Neighbors object to board’s approval of development

Apr. 02, 2013 @ 07:34 PM

An eight-building, 40-unit townhouse complex has been proposed for six acres off East Andrews Avenue by an Alabama-based developer.

Over objections by prospective neighbors, the Henderson Zoning Board of Adjustment approved a permit Tuesday for Gateway Development of Florence, Ala., to build two- and three-bedroom townhouses as part of an affordable housing business model.

According to Thomas Ward with Gateway, no affiliation with Henderson’s Gateway Community Development Corp., the two-bedroom price would start at about $400 a month. Ward said the plan is contingent on an affordable housing tax incentive program, one he described as competitive and capped at one per county.

“These are for affordable housing, for people making between $10 and $15 an hour,” Ward said. “There is a market for affordable housing.”

There is an upper limit to incomes, Ward added, because of tax program perimeters to keep the availability exclusive to the income range that tops out at about $30,000 yearly income for a family of four.

“Units will be made available for disability and other fixed income households first of all,” Ward said. “These are also for wage earners, but they have to be within that range.”

Local realtor Mike Garrett, with Caldwell Banker Advantage on behalf of the property owners, said the Henderson Police Department took part in consultations for security and law enforcement concerns.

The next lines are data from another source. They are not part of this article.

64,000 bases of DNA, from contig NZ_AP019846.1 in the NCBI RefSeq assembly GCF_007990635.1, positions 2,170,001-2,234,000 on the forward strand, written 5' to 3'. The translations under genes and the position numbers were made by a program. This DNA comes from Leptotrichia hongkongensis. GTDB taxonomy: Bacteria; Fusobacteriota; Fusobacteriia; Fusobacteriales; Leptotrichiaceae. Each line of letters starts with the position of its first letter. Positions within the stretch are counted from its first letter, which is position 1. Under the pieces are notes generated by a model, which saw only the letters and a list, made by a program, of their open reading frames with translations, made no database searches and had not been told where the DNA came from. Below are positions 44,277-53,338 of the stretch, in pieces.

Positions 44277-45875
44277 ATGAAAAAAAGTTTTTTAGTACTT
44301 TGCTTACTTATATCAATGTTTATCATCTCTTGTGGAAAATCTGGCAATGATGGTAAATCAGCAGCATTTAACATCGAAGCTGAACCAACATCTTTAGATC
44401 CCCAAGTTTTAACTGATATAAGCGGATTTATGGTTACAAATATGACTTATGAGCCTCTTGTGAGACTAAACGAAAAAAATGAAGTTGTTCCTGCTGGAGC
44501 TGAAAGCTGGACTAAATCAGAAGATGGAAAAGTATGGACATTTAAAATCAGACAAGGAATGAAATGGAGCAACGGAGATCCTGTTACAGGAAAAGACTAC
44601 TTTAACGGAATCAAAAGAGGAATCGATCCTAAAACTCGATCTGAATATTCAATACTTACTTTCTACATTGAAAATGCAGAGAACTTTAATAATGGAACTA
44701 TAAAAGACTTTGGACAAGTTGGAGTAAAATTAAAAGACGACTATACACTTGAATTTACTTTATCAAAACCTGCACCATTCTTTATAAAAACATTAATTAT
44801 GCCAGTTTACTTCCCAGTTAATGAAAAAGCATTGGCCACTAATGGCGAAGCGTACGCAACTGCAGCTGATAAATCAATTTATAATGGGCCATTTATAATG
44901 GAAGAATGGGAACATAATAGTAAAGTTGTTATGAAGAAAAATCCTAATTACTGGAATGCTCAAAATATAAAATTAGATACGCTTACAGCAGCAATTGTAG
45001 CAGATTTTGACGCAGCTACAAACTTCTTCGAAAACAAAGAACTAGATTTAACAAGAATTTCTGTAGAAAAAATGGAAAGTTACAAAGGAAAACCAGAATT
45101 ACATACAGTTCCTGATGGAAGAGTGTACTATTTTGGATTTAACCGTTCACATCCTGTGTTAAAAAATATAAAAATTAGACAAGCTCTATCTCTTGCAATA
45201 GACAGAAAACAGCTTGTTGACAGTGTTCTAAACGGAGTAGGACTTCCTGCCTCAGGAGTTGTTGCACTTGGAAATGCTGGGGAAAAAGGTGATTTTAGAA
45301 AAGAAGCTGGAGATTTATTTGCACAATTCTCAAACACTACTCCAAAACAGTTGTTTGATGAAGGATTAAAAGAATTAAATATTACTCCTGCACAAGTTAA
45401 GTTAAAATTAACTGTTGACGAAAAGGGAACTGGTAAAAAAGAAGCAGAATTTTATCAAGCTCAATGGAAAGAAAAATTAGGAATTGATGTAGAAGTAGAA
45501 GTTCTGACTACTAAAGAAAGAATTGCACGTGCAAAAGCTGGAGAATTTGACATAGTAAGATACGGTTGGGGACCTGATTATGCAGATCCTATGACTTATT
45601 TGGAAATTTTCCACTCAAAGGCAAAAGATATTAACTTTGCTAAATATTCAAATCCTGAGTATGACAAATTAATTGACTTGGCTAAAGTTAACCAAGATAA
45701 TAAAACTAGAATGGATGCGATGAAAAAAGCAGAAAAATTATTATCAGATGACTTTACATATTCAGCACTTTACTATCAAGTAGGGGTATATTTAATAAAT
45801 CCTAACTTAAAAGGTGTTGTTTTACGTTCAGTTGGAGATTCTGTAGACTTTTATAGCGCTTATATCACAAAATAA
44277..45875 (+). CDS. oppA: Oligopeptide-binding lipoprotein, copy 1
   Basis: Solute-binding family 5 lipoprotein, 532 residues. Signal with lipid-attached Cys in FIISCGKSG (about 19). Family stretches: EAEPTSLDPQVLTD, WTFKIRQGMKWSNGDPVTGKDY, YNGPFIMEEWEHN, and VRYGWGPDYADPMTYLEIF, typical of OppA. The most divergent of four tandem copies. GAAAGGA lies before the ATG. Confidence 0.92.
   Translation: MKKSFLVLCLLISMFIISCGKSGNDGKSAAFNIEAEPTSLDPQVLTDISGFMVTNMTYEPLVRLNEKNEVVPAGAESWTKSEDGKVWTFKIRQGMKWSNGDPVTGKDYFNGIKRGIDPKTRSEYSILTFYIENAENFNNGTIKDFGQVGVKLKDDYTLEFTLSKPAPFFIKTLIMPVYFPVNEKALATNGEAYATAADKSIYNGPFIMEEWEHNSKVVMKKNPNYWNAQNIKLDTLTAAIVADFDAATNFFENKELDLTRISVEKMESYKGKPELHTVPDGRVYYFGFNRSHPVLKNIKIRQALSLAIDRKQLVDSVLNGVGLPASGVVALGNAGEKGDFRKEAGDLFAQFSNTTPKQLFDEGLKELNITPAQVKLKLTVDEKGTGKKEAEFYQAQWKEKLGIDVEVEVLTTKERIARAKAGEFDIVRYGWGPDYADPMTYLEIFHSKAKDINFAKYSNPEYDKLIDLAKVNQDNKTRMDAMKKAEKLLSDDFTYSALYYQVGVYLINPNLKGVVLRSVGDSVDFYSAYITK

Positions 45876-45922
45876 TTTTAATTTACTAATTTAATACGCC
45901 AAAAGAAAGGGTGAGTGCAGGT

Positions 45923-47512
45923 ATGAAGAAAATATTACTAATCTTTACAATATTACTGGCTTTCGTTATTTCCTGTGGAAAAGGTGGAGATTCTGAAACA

“This development not only brings a tax base, but family-based amenities as well,” Garrett said. “There is a community building, a playground, picnic and sitting areas.”

According to a schematic distributed to board members, an existing Food Lion side-road labeled as an extension of Orville Street would be the one access for the townhouse community.

Four, six-unit buildings would run along the west edge of the six-acre tract, parallel to Cardinal Drive and nearby U.S. 1. Five larger units comprise a fifth building, with handicapped parking spaces in front.

Two more buildings make up the remaining 11 units. A community center and playground, mail terminal and covered picnic area line the sides of the roadway leading to the lane. The complex has 80 parking spaces, 20 more than required by regulation.

The owners of the Food Lion property developed the roadway with an extension point for further development of the rear tract of land that they also own.

Neighbors living along Cardinal Drive, representing 18 single-family households running along one side of the proposed tract, showed a united front against the plan as promising potential new crime and traffic problems.

Charles Coker said he has already experienced a half-dozen serious theft incidents where he lives, buildings and vehicles have been broken into and one car was stolen. He didn’t want problems coming from his backyard area.

Daryl Eatmon said the intersection into Food Lion is already overwhelmed by traffic congestion.

“I don’t know how you’re going to get all of those housing units into that place,” Eatmon said. “I just don’t see it.”

Deborah Sykes said 14 homes oppose the plan, and she presented a signed petition.

“If the property owners want to develop that area, put something there that we need,” she said.

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